Study

Large-scale eradication of New Zealand pygmy weed Crassula helmsii from grazing marsh by inundation with seawater, Old Hall Marshes RSPB reserve, Essex, England

  • Published source details Charlton P.E., Gurney M. & Lyons G. (2010) Large-scale eradication of New Zealand pygmy weed Crassula helmsii from grazing marsh by inundation with seawater, Old Hall Marshes RSPB reserve, Essex, England. Conservation Evidence, 7, 130-133.

Actions

This study is summarised as evidence for the following.

Action Category

Crassula helmsii: Use salt water to kill plants

Action Link
Control of Freshwater Invasive Species
  1. Crassula helmsii: Use salt water to kill plants

    A replicated, controlled container trial and a small, replicated, before-and-after field trial in 2006–2009 at a grazing marsh in Essex, UK (Charlton et al. 2010) reported that flooding with seawater eradicated C. helmsii, although no statistical tests were carried out. In the container trial, C. helmsii turfs grown in seawater were described as ‘appeared to be dead’ after five months, but those in freshwater and brackish water were still growing. In the field trial no C. helmsii was observed at the end of the seawater flooding period nor 9-11 months after seawater was drained. In the container trials, 15 x 15 cm C. helmsii turfs were placed in 15 l containers and checked every 6-7 days. Four were covered with brackish water (2,000 μS electrical conductance), four with seawater (30,000 μS) and four with freshwater. Field trials were carried out at two sites reported as having ‘abundant and widespread’ C. helmsii. An 8 ha field and a 120 ha field were flooded with seawater to 5 cm above the usual winter water level from April 2006-January 2007 and January-December 2009 respectively. C. helmsii was surveyed between August 2007 and August 2010.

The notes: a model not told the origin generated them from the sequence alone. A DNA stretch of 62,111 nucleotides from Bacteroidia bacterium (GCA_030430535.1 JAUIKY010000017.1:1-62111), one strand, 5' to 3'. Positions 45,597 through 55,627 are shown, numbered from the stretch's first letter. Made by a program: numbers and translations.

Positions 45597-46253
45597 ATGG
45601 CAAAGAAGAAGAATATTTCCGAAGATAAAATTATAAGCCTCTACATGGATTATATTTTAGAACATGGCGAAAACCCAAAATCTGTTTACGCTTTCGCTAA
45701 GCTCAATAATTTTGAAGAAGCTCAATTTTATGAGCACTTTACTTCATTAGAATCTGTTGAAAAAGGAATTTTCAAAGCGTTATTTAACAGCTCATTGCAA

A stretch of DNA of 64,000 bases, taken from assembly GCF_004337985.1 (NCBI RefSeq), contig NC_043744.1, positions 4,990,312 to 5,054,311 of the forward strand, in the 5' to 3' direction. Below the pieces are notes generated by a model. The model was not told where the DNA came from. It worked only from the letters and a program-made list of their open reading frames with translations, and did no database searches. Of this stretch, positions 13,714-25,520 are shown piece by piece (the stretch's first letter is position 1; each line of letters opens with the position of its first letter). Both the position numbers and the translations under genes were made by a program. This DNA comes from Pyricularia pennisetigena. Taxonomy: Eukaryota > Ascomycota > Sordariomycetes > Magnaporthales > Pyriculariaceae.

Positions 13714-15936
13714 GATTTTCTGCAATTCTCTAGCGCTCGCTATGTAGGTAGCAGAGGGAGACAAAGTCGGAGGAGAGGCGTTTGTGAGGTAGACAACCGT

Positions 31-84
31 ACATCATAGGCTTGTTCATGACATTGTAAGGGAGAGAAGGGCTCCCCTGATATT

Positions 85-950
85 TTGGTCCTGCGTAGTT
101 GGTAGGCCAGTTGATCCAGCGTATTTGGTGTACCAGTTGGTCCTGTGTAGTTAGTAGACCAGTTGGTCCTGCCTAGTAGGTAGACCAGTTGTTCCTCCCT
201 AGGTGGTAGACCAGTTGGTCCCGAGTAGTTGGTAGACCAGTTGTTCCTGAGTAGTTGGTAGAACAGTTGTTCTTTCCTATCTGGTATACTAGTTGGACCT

Output references
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